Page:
Nonetheless we gorged ourselves and then ferried some loads back to
our camp, finally ready to begin the climbing on the morrow.
Larry and I set out on Saturday to fix the route up the couloir of
the unclimbed Mt. Watson. We climbed the couloir and explored
part of the east ridge to the final rock step. Whiteout again
descended as we returned elated to camp. Walt, Alice and Larry
went to the food dump and brought in more supplies while John and
Cindy ferried some food towards Mt. Fairweather. On Sunday
five of us climbed Watson, using the fixed lines Larry and I had put
in. It was a steep and hard climb in very cold and windy
weather and I frostnipped two fingers on a rock pitch. Cindy
and John turned back at the rock step. The steep slopes were
covered with fresh snow with ice beneath and reached about 70
degrees. The summit slope was 45 degrees and corniced.
We descended in a whiteout and on one rappel the knot slipped.
I was saved by the safety knot jamming against the descending ring.
A close call! John and Cindy were waiting for us at the top of
the couloir when we reach them at 6 PM and we descended the couloir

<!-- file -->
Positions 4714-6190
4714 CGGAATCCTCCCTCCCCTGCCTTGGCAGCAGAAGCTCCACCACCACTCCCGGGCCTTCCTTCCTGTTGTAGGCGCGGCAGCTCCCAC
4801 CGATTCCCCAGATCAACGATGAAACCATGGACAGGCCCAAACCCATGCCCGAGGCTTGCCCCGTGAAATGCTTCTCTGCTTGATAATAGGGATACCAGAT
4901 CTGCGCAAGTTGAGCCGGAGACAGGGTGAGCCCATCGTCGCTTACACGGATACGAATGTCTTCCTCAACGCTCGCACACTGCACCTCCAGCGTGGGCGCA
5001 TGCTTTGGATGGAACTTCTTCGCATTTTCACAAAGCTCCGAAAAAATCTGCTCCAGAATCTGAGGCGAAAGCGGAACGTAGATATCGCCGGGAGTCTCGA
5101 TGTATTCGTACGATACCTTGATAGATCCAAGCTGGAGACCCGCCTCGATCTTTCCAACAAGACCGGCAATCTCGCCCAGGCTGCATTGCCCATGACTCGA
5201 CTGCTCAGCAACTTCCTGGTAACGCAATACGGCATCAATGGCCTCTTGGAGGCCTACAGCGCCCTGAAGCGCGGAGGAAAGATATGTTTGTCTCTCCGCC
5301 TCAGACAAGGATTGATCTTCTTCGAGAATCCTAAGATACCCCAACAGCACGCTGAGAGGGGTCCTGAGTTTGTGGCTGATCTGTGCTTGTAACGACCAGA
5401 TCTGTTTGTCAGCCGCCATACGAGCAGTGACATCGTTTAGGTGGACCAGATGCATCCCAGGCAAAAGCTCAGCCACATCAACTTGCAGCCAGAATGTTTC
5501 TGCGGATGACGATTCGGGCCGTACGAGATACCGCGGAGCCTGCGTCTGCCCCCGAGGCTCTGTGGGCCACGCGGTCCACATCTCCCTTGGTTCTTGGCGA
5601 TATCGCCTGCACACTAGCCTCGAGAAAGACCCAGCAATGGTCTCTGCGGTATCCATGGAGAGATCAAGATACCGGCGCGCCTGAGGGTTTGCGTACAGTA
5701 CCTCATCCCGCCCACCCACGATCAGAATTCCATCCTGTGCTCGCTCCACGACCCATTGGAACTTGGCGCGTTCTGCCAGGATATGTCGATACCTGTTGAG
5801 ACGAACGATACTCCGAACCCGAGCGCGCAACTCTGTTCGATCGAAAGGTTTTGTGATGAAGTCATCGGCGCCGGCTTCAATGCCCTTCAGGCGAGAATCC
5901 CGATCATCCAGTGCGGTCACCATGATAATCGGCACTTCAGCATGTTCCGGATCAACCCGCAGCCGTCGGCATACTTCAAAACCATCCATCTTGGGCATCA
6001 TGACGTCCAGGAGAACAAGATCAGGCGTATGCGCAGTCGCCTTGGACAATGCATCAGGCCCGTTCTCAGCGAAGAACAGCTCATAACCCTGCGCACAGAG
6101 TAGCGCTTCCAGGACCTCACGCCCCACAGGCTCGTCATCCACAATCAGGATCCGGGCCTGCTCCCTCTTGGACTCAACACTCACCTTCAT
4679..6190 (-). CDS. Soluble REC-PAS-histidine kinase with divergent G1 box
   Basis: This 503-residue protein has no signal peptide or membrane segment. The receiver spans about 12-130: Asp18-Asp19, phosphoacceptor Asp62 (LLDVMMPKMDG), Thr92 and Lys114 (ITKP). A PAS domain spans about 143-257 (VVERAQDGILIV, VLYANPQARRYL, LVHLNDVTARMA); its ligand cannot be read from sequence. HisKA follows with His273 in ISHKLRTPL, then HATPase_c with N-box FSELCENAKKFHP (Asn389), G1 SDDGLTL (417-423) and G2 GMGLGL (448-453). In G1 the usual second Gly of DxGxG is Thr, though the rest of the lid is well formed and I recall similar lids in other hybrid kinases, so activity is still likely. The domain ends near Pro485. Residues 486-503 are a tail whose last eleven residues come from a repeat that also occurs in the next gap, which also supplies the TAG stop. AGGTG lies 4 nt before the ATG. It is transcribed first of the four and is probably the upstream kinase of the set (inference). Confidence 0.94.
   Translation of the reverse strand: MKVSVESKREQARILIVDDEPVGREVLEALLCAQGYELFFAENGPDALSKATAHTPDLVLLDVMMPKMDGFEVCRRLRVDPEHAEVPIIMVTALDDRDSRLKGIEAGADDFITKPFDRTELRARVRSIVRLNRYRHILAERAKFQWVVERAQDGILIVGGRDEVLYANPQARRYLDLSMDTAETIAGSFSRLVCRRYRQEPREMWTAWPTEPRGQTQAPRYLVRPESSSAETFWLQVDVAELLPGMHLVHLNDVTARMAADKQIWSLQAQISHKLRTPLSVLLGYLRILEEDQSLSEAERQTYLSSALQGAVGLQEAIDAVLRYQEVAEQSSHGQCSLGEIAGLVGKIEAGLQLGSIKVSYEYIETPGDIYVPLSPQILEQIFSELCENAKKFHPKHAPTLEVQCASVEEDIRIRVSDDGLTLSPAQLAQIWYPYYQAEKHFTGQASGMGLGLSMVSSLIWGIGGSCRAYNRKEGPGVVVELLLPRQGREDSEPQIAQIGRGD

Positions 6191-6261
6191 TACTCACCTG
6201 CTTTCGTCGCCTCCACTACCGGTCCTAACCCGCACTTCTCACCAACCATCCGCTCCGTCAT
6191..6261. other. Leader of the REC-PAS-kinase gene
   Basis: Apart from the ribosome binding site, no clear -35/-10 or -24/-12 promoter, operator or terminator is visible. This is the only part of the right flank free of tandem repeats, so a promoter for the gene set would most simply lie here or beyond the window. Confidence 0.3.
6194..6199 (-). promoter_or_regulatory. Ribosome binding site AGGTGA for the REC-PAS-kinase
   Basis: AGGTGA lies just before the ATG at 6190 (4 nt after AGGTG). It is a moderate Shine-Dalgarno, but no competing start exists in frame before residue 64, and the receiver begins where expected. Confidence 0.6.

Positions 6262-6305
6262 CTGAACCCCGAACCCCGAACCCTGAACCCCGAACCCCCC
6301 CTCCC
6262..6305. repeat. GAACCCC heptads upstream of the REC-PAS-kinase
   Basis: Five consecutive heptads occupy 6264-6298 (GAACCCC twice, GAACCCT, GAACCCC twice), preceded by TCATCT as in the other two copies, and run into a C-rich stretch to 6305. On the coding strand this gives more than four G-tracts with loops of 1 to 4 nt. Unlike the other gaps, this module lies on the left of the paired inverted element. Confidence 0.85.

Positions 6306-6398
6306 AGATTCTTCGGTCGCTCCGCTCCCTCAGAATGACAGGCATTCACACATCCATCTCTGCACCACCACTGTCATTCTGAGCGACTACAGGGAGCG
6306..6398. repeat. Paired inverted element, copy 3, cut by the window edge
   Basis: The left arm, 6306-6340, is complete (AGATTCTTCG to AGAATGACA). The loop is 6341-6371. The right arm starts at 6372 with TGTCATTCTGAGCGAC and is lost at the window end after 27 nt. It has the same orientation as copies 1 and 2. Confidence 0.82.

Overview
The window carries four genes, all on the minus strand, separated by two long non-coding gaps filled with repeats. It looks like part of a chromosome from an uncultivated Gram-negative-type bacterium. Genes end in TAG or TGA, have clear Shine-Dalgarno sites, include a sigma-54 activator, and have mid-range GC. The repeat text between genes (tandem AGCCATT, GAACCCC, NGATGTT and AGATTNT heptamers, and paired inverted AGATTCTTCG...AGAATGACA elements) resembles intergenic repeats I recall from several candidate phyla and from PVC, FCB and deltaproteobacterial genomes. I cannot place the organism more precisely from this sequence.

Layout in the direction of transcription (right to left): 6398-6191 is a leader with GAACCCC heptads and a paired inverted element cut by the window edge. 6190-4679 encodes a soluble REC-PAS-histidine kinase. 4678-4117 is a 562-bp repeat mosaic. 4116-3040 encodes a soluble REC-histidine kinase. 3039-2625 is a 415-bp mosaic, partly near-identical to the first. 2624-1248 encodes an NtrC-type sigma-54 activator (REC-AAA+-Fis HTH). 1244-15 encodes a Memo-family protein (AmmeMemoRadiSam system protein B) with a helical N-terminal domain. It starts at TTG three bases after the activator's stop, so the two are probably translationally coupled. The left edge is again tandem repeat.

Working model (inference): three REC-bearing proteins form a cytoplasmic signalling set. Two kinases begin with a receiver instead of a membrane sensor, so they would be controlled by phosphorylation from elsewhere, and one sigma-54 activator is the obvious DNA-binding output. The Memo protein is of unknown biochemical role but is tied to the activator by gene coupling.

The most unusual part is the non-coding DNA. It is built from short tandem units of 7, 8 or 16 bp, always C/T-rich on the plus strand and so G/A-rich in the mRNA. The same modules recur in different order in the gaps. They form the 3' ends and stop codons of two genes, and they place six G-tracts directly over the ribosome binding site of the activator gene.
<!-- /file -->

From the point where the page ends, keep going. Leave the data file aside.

together. Alice slipped several times on the underlying ice
and I caught her on belay. The party split up once we reached
the easier slopes below and we straggled into camp over a three hour
period. We were very satisfied with our first ascent and we
turned in with a good meal while a light snow fell outside.
On Monday we set up a high camp at 12,200' under the unclimbed north
face of Mt. Fairweather. Then, early the next morning in clear
cold weather we attempted this awesome north face climb. We
crossed under a dangerous hanging icewall and approached some dicey
looking seracs, debating on whether or not to risk our all in this
terrain. Suddenly behind us an estimated 20,000 tons of ice
broke off the glacier face and obliterated our ascending snowshoe
tracks, left by us only ½ hour before. The matter was
thenceforth determined for us. We decided then and there to
retreat back to our high camp and give Fairweather up for good.
The following morning we descended back toward the cirque and took a
detour up the east ridge of the beautiful unclimbed tooth-like peak
just to the west of Fairweather. After ascending to 10,500'
the route above took on a foreboding appearance and only Alice and I